When shopping for larger home improvement items, price outside the box. While the do-it-yourself option seems to be the most frugal, that's not always the case. Expecting to find the best deal at a large home improvement store rather than a specialized dealer is also a false assumption. Bargains aren't always in the expected places.
Large home improvement stores advertise great deals. Bathroom tiles are $1.50 each when kitchen and bath stores charge $8 per tile. However, the home improvement stores don't advertise their installation and prices for other supplies. After comparing quotes for a tiled bathroom floor, the smaller specialized tile store came in nearly $200 less than the larger "discount" store. Here's why:
In addition, the smaller store offered a better product once examined. The tiles sold for $1.50 were screen printed tiles, meaning the design was printed on the tile and covered with clear sealer. The $8 tiles were true Italian tiles. On top of that, the smaller tile store offered a much more lucrative warranty and set up delivery and installation dates weeks before the home improvement store guaranteed delivery.
Often the do-it-yourself approach isn't the cheapest either. Obviously if specialized tools are needed, rental or purchasing fees are exorbitant. Yet, even the accomplished handy homeowner might save money on a prefabricated product. Take storage sheds as an example
Shed kits are sold at most home improvement stores. These somewhat do-it-yourself kits have precut pieces and directions for building the storage shed. However, in addition to the kit, roofing materials and foundation blocks are needed as well as nails and other smaller items. When pricing, a shed kit that cost $499 actually would cost nearly $900 by the time all the supplies were purchased to completely built it (plus a weekend's work assembling it).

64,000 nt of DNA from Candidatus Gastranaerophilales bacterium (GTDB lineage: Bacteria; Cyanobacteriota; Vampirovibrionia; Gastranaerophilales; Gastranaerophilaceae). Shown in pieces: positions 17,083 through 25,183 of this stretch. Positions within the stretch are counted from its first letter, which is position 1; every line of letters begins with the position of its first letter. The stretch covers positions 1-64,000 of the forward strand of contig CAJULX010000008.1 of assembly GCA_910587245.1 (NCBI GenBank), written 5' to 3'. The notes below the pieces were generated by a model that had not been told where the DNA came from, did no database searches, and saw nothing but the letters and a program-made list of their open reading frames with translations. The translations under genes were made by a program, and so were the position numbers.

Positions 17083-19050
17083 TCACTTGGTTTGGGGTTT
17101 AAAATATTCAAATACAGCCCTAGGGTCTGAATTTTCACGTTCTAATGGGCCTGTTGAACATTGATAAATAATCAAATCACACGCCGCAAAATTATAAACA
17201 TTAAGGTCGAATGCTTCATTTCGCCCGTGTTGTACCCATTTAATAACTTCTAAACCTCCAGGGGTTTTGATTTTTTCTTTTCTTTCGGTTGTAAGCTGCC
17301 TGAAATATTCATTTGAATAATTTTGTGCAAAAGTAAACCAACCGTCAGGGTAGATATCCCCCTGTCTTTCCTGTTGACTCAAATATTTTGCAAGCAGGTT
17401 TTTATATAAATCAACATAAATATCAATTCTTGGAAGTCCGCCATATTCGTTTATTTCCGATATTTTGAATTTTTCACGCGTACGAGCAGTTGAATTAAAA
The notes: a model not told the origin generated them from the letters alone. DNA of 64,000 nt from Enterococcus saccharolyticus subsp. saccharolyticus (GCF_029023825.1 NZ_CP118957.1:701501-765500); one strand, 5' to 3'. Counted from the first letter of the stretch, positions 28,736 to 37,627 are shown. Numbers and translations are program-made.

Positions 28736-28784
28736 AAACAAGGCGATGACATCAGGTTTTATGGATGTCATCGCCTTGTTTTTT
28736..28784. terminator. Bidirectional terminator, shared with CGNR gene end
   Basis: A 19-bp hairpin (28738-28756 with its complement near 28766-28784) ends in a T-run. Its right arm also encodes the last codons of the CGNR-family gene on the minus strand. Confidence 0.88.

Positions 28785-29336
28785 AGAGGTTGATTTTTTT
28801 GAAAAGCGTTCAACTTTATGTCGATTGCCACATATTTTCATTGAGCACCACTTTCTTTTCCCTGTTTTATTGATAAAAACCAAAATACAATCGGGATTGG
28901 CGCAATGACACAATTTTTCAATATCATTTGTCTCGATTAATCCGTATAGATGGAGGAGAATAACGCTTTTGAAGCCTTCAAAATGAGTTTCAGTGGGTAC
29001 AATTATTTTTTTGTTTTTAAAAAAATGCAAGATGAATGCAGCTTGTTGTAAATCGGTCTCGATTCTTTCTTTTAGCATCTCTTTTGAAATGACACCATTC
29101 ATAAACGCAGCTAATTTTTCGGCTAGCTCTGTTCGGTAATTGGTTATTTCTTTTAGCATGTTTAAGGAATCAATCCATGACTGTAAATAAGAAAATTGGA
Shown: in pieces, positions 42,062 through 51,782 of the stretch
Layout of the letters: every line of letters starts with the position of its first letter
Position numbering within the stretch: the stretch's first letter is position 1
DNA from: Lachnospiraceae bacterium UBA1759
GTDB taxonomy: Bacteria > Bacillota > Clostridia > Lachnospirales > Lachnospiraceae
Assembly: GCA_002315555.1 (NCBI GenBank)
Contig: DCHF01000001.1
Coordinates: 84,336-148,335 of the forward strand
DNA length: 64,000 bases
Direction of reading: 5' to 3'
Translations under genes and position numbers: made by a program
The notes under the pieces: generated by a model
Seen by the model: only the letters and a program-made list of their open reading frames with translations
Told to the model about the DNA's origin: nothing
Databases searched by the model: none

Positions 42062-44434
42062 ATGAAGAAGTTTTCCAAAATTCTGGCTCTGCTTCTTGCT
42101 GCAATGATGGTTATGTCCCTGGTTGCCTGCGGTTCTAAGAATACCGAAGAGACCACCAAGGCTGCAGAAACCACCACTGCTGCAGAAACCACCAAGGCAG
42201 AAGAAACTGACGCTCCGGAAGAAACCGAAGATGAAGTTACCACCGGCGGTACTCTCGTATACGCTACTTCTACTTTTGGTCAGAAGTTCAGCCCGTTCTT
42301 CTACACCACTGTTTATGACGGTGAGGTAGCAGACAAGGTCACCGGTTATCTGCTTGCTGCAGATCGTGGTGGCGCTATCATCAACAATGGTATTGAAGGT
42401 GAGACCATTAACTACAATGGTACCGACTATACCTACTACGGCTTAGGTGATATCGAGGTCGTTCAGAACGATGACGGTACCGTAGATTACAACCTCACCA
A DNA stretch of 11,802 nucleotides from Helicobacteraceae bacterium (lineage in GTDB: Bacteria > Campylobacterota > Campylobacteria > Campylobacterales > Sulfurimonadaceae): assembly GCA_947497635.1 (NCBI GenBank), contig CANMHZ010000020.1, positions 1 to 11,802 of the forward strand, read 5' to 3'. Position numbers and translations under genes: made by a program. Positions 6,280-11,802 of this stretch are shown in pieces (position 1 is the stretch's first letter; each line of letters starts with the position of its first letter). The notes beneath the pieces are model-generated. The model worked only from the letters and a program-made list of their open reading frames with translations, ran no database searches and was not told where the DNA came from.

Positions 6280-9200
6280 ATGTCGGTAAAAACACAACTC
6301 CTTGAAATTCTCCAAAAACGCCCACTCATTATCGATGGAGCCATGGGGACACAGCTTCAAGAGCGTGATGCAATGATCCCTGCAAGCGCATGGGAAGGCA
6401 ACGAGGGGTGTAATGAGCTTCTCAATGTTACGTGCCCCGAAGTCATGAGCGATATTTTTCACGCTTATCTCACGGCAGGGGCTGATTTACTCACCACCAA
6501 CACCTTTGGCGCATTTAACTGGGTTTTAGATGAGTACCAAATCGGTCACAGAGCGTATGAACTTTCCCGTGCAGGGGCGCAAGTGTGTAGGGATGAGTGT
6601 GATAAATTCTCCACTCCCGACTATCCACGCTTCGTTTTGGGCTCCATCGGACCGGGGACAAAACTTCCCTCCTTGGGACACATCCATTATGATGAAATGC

Meanwhile, a prefabricated or delivered shed seemed much more expensive. The same size shed as the kit cost $999 as a prefabricated shed. However, once totaling the cost of the kit, the prefabricated shed wasn't much more. These types of sheds, whether they are delivered completely built or delivered in large pieces and assembled by professionals in a few hours, are all-inclusive. The $999 price tag includes foundation blocks, a roof, and all delivery and installation charges. On top of that, the company offered a reasonable financing option.
In addition to the shed delivery, prefabricated sheds offer additional add-ons such as storage shelves and ramps. Adding up the needed supplies to build a six foot entrance ramp to the shed, it would cost approximately $80. The company would install one with the shed for $100. How can the prices be so close?
Should one ignore the ads that appear on the television and head to the high-end specialty shop in hopes of a deal? No. It is the consumer's responsibility to price various suppliers for home improvements and decide which offers the best deal. Just remember; deals often lurk in unsuspected locations.
About The Author: Kelly Ann Butterbaugh is a freelance writer who regularly contributes to a variety of magazines and has written a history book for middle readers. Visit her website for writing help, lesson plans, history fun, or work for hire at http://www.kellybutterbaugh.com
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